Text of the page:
What we need in our parliaments and assemblies are elected individuals of integrity and competence, who can negotiate and cooperate with one another to provide the best standard of governance for all.
The evidence built up over many years demonstrates that political parties cannot be relied upon for the provision of good government.
They may start off well intentioned but inevitably end up being captured by powerful vested interests that equate their own aims to the public good.
I think it’s well overdue that another approach towards government and administration is given serious consideration.


When 20% royalties shrivel to as little as 1%
With such an apparently paltry return on investment, we’re effectively told these extractive industries are constantly marginally profitable at best.
We are expected to believe this errant nonsense.
Under the section of Powers of the Parliament, the Australian Constitution commands: “The Parliament shall, subject to this Constitution, have power to make laws for the peace, order and GOOD GOVERNMENT (my emphasis) of the Commonwealth with respect to” a range of powers.
The Northern Territory Government, being a creature of Commonwealth legislation, is under the same constitutional obligations.
I contend that being ripped off by mining and extractive industry corporations, with no real oversight or scrutiny of their claims for production costs, does not qualify as “good government.”
Equally, a Territory government that is plunging its economy into a financial abyss, and a Federal Government that permits this to happen with no apparent concern or regard for oversight of this economic mismanagement, cannot be construed as “good government”.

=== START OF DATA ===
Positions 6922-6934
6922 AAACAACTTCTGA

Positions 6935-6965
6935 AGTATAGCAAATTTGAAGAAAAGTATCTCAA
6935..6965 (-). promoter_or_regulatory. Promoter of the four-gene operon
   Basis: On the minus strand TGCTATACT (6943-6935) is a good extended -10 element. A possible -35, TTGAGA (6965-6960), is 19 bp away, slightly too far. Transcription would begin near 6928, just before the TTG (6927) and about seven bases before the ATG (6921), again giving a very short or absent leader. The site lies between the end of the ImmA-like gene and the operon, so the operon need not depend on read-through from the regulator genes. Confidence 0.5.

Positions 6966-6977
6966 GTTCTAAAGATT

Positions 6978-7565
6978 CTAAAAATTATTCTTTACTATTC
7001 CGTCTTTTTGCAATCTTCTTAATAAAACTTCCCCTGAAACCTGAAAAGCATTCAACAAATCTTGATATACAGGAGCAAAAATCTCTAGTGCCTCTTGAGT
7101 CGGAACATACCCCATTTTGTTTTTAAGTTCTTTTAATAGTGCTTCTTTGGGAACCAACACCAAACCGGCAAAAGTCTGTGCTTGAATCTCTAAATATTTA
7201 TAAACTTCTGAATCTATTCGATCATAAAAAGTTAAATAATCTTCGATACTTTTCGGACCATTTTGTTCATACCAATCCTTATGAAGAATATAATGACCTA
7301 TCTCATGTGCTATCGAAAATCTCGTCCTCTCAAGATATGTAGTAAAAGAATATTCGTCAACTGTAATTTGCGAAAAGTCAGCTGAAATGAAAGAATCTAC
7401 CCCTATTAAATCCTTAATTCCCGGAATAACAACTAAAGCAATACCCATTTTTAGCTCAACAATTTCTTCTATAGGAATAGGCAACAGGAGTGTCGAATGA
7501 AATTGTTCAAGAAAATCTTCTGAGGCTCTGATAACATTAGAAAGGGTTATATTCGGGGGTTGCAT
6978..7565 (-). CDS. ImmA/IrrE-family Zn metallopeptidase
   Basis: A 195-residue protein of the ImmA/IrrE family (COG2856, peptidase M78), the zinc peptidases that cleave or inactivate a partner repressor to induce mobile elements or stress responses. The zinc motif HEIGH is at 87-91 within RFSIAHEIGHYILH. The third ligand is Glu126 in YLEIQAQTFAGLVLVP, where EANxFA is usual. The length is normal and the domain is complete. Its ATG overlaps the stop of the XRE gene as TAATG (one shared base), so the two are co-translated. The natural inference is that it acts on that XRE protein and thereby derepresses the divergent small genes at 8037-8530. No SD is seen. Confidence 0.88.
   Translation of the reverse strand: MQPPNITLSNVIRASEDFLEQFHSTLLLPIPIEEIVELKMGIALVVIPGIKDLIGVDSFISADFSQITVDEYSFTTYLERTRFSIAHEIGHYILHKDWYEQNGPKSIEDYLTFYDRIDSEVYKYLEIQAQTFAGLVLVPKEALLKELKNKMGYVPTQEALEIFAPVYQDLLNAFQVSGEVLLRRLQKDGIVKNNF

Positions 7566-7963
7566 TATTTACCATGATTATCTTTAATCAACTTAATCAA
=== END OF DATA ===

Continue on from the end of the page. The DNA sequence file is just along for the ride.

We are being (and have long been) systematically betrayed by our respective Territory and Commonwealth Parliaments.
Our system of governance is simply not being adequately held to account.


More to come?
For those who haven’t heard, Christmas Day set a new maximum temperature record at the Alice Springs Airport, reaching 45.7C which exceeded the previous record (45.6C) set in January this year and recently equalled in December.
The previous highest temperature record at the airport was recorded in January 1960.
It’s a sign of the times that reaching maximum temperatures around the 40C mark feels like a cool change!
We continue to be on track to smash the lowest annual rainfall record for the Alice Springs Airport which, according to the Bureau of Meteorology’s Daily Rainfall figures, stands at 53.4mm for the year – well down on the previous record driest year of 2009, and then 1965 (last year of the infamous 1960s drought).
This figure accords with a couple of records from private residences in town, both slightly above 50mm in total for the year; so it’s odd that the BOM recently stated on ABC radio that the total rainfall for the year in Alice Springs is 66mm – perhaps someone from the BOM can explain this discrepancy?
However, the news this morning is that the Positive Indian Ocean Dipole, the cause of our heatwaves, is breaking down at last.
It will be interesting to see how far the pendulum swings this time, in comparison to similar abrupt switches in weather one and two decades ago, respectively (see my comment).


Government corporation bids for Kilgariff Two
“Asked why the advertisement was published 12 days before Christmas, with the closing date the day after a Friday Boxing Day, the spokesman said the application was advertised “at the first opportunity … in accordance with the Department’s normal procedure”.
Now ain’t that the truth – “the Department’s normal procedure” over the summer holiday break, as has been in practice by agencies of the NT Government for decades.
Open, honest and accountable government, anyone?


Gas and solar: Still uneasy bedfellows
Stumbled across this article yesterday on The Conversation published a few months ago, reporting on US research into this problem.
The proposed solution is counterintuitive, to “overprovide” renewable energy infrastructure (solar and wind), with excess energy into the system essentially “discarded”.
While this project was confined to the state of Minnesota, asked if this model is specific to the US situation or can be applied elsewhere such as Australia, the reply was that it is universal.
Maybe some food for thought for our circumstances in the Centre.